Citroen C4 Cactus review
The Citroen C4 Cactus features bold styling and a comfortable ride - and there's plenty of kit, too
The Citroen C4 Cactus represents a return to form for the French manufacturer – Citroen is back making fun, funky and unusual cars.
On paper the C4 Cactus looks like yet another crossover following in the footsteps of the popular Nissan Juke, but the Cactus offers more than the smaller Nissan, focusing on reducing weight and improving fuel economy as well as comfort rather than sporty handling.
Although the Cactus is similar in size to Citroen’s C4 hatch (hence the name) it’s actually based on the smaller C3. There’s still lots of space on offer, but the real headline is the Cactus’ quirky design.
With bold styling cues outside and a high-tech interior featuring two screens instead of a dashboard covered in buttons, the Citroen is less conventional and more individual in a class of identikit rivals.
In the past Citroens were always soft and soothing, and with the C4 Cactus the focus has been placed on comfort. It’s relaxing to drive and, although it doesn’t have the sharp-edge handling of some other supermini-based SUVs, it’s still fun to hustle down a country road.
That’s because Citroen has stripped out 200kg compared to the C4 hatchback, which gives the Cactus decent agility. It also means strong performance, and the three-cylinder engines punch harder than their power outputs might suggest.
The final benefit of cutting the kerbweight is improved fuel economy. Go for the most efficient engine in the range – the 99bhp 1.6-litre BlueHDi turbodiesel – and up to 91.1mpg with 82g/km CO2 emissions is possible, according to Citroen, meaning free road tax.
There’s one other diesel on offer, a less powerful 91bhp 1.6 e-HDi that comes with Citroen’s ETG automated manual gearbox, with the rest of the line-up comprising three-cylinder petrols. Power outputs range from 74bhp in the entry-level PureTech 75 version to 108bhp in the PureTech 110.
An automatic option is also available on the PureTech 82 engine, but all others come with a five-speed manual.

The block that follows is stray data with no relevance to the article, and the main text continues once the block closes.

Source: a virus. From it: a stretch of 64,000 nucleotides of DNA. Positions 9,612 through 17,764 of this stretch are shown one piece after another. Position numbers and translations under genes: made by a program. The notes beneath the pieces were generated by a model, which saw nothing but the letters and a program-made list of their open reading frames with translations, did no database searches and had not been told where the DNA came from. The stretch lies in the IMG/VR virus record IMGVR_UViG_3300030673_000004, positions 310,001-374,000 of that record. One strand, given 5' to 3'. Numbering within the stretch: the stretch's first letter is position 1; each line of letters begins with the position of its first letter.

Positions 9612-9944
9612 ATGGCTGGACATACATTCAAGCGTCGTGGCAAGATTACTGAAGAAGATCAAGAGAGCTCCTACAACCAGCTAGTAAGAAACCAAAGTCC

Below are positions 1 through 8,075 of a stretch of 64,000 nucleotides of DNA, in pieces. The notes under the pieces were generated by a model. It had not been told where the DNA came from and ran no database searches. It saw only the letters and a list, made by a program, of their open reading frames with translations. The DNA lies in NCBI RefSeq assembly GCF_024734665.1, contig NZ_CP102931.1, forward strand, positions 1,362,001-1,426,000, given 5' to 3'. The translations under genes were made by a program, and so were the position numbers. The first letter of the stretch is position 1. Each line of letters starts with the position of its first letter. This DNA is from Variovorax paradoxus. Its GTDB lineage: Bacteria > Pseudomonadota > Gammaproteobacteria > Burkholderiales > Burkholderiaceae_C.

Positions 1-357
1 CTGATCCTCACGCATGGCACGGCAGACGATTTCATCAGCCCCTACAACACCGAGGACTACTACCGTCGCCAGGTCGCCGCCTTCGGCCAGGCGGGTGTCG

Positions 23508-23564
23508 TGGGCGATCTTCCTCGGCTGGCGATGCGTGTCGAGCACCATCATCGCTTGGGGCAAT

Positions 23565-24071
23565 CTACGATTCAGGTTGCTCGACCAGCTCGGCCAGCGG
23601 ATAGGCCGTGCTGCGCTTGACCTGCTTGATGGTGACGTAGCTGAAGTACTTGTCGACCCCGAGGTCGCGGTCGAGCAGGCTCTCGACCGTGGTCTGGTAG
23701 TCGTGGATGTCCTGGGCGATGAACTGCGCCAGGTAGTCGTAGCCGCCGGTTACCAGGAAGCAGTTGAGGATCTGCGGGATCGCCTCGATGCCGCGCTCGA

Our choice: Citroen C4 Cactus PureTech 110
One thing’s for sure, the C4 Cactus is a car that embraces the brand’s quirky past, and its proportions are starkly different to its class rivals. While the raised suspension is similar, the low roof, long wheelbase and rounded nose give the C4 Cactus a unique look.
The front end takes some inspiration from the C4 Picasso, with high-set LED running lights, while the main lights are part of large plastic housings, and the air intakes are positioned low on the nose. Further back, the rounded wheelarches feature plastic extensions, and behind this the sides of the car incorporate one of its big talking points – the Airbump panels.
These Airbumps are a first in any class, and far from being just a design feature, Citroen claims they’ll protect the bodywork from car park dings and paint scrapes.
They’re actually made from rubberised plastic cladding featuring air pockets that help to minimise impacts from other car doors. Like big bubble wrap for cars, it’s available in four colours (depending on body colour) so you can customise the look of your C4 Cactus, while the plastic cladding front and rear matches the Airbump panels.
At the rear, the flat tail features a large slab of plastic across the tailgate, which is a good thing, because it would look rather plain without it. Other design highlights include the substantial roof bars, while the optional red wing mirror housings and C-pillar stripes add a bit of colour.
Those C-pillars look thick from the outside, although they don’t spoil over-the-shoulder visibility. There are a variety of shades on offer, with buyers able to personalise their cars to a fair extent. You can go for a subdued colour or a vibrant hue to show off the Citroen’s unusual design elements.
Inside, the Cactus takes inspiration from the DS range, and features a stylish layout that has a premium feel. There are asymmetric air vents on the centre console, a top-opening glovebox, luggage handle-inspired door pulls, a seven-inch touchscreen and a smart looking oblong readout ahead of the driver.
The seats are comfortable, although the driving position is surprisingly low, so the Cactus doesn’t feel like a crossover at the wheel. In the back Citroen has fitted a single-piece folding rear bench to help save even more weight, but those clever touchscreens that control the heating, infotainment and other vehicle functions mean the interior feels far from basic.